AI in aviation – is that possible?
In the past couple of decades, artificial intelligence (AI) has emerged from academia into the mainstream. It is now being used in a number of applications and sectors, including air travel. AI’s ability to learn by experience means that it can be trained for any task or job within an organization. Even one as complex as aviation. As this technology becomes increasingly powerful, how will it impact the business of air travel? This article explores some possibilities.
AI is becoming more common and much more powerful. The travel industry has been slow to adopt AI, but it is catching on. There are a number of benefits that artificial intelligence can offer air travellers –
- Making reservations easier,
- Checking flight status or
- Finding the best deals for flights.
Although in its infancy, there are new technologies such as chatbots that can be used at airports. They will save time by eliminating check-ins and other lines before you board your plane.
This technology offers many advantages over traditional methods. For example customer service representatives who cannot keep up with demand due to high call volume.
Chatbots have features such as FAQs which make them faster than calling a customer service representative.
Some of the advantages of AI in aviation
There are other ways that AI will affect the future of air travel, as well. Airports are already using AI to predict flight arrivals and departures times with surprising accuracy. This can help reduce wait time for passengers when they land at an airport.
Flight arrival services too can benefit from the use of AI, which is currently being used to reduce the wait time for passengers and ground crew alike.
Predictions show that by 2035 there could be as many as three billion passengers flying each year around the world. That means airports are going to need help dealing with all these people. AI will also play a major role in helping airlines deal with this increasing demand. It can help forecast air travel patterns more accurately than humans ever could. AI-based systems are already predicting flight delays before they happen, improving customer service during high traffic periods like Christmas and New Year’s Eve.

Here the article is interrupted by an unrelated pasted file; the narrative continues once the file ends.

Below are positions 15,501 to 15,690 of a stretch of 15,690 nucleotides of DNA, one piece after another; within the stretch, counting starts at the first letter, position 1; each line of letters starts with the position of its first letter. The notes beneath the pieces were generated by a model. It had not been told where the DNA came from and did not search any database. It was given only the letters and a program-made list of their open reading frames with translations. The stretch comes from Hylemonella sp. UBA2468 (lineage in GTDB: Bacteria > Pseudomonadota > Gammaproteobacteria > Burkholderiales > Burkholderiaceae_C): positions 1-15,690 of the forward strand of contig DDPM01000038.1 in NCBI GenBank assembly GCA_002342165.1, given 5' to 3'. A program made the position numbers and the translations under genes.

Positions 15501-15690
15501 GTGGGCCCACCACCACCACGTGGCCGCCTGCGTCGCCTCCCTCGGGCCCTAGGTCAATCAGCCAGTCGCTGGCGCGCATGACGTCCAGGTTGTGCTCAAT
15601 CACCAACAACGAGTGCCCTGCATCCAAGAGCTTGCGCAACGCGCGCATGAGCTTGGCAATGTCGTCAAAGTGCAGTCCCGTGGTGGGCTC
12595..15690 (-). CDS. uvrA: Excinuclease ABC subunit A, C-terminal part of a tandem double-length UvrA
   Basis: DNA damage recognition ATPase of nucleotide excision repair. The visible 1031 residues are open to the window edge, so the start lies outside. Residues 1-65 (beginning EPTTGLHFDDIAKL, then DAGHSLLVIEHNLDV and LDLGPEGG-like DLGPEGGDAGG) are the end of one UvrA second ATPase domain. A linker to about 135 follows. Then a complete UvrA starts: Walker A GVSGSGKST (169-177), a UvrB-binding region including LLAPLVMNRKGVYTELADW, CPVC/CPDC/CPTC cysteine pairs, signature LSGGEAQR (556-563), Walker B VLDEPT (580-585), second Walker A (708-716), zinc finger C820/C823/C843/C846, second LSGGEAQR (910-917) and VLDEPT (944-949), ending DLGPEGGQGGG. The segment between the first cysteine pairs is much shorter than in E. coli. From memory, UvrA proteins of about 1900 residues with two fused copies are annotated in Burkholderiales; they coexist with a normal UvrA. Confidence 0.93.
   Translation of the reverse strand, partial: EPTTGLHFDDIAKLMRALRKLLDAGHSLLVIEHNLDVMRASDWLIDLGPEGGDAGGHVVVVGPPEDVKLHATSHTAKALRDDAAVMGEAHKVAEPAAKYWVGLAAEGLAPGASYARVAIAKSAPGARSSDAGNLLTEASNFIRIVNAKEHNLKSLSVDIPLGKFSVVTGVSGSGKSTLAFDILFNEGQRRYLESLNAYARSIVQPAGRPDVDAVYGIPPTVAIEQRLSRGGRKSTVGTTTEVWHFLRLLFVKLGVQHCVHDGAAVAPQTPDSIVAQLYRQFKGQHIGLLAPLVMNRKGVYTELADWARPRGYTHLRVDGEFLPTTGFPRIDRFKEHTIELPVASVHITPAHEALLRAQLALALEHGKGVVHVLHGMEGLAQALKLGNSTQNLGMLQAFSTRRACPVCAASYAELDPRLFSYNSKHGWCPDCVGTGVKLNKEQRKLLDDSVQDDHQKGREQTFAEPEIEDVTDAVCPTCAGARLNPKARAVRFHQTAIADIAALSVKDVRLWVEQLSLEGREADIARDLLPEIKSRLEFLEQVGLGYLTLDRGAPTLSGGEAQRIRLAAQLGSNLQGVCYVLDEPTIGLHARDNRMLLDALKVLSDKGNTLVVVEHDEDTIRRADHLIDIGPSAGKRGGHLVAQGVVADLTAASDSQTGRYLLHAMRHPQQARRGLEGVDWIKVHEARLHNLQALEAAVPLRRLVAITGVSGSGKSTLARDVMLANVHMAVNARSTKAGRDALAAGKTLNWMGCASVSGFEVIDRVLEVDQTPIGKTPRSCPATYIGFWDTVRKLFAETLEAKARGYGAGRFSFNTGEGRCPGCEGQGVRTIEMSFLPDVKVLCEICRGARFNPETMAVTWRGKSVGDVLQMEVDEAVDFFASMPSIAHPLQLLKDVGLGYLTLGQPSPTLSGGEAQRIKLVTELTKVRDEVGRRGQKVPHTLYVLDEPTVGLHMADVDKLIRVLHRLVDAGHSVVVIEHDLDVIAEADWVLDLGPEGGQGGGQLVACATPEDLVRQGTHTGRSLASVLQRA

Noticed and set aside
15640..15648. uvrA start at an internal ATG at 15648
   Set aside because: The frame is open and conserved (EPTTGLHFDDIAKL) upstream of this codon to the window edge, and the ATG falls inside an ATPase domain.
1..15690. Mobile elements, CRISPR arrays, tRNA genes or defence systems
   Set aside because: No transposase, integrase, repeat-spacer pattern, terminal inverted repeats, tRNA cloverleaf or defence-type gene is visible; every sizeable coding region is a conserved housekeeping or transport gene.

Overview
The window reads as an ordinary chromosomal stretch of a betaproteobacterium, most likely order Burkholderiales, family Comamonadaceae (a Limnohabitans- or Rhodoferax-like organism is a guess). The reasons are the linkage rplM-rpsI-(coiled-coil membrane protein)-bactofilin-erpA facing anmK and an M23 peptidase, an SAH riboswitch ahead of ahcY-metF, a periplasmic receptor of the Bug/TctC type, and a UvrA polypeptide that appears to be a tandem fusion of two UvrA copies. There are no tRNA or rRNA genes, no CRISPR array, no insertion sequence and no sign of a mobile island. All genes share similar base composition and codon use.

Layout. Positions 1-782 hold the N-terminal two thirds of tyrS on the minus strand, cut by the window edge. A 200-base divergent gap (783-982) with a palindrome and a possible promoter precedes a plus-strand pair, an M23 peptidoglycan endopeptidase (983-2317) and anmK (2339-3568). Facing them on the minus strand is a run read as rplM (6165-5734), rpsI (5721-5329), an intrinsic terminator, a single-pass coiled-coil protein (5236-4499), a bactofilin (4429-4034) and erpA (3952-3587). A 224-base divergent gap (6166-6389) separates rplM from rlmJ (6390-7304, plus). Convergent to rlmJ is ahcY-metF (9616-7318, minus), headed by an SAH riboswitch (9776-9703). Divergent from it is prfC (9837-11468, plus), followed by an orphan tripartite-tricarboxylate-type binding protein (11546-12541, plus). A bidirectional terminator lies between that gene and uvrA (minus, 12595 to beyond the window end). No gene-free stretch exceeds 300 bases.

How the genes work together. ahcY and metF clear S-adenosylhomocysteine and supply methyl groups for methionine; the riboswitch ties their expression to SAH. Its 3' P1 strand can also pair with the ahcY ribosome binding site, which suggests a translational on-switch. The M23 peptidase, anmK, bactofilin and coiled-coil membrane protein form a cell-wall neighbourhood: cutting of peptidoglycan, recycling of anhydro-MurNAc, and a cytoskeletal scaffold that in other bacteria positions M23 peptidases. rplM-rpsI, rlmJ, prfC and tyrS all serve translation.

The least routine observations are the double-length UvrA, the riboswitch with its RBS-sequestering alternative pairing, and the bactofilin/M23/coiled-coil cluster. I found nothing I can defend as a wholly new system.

Artificial intelligence won’t be replacing human workers anytime soon. Instead it will supplement them by taking on busy work so that employees can focus on tasks that require emotional labor or creativity. With this new technology coming into the airline industry every day, how long until we see an entirely automated airport?
Can aircraft design and maintenance be impacted by AI? Will AI assist with flight planning, takeoff, and landing? There are already companies investigating these possibilities, and it is possible that AI will be more common in flight planning sooner than we might imagine.
Would you fly in a pilot-less aircraft?
Will aircraft pilots soon be replaced by sentient computers? Do you think the flying public are ready for this? Will it make air travel more affordable, or safer??
After all, one of the primary reasons people avoid flying is because of the fear that they’re going to crash. But if you could install a computer on an airplane that was as intelligent and competent (or better) than a human being, wouldn’t this significantly reduce your chances of crashing?
You might think “but hey – isn’t there still at least some manual control needed?” Well, in fact not really. The automated system can take over responsibility for much of what happens outside the cockpit. This includes communication with other aircraft and ground stations, monitoring hazards such as weather conditions or traffic, and even landing the aircraft.
You might be wondering how we know that it is safe to delegate so much responsibility to a computer? Well, in fact there are already some fully automated systems flying commercially! That’s right, you could fly from Singapore to New York with no human pilot aboard. In this particular case, the flight was piloted by an AI system developed by US company “SenseFly” (a subsidiary of eSpatial) which has been used for years on manned drones but not yet on commercial passenger flights due to safety certification requirements.
There are major technological advancements in aviation occurring all over the world. Artificial intelligence, machine learning and augmented reality are just some of the emerging technologies that will change the aviation industry as we know it today.
Will advancements in AI make pilots redundant? It is predicted there will be a shortage of 500,000 commercial pilots globally by 2037. In response to this impending crisis, earlier this year Rolls Royce’s Chief Technology Officer announced their plans to introduce an artificially intelligent pilot into service by 2030 – with a target date of 2025 for passenger jets too small to have flight decks. Airbus have also announced they will be introducing flights with only one pilot, and AI.
AI will surely play a huge role in shaping the future of aviation. From intelligent flight control systems to augmented reality for pilots, innovations are bound to keep coming. AI has already brought crucial safety to commercial aircraft by detecting defects on inspections faster than anyone else can.
The future is bright for AI approaches in aviation and we’re only just beginning our exploration into what this technology is capable of doing! Expect plenty more developments coming your way about this very exciting field as research ramps up.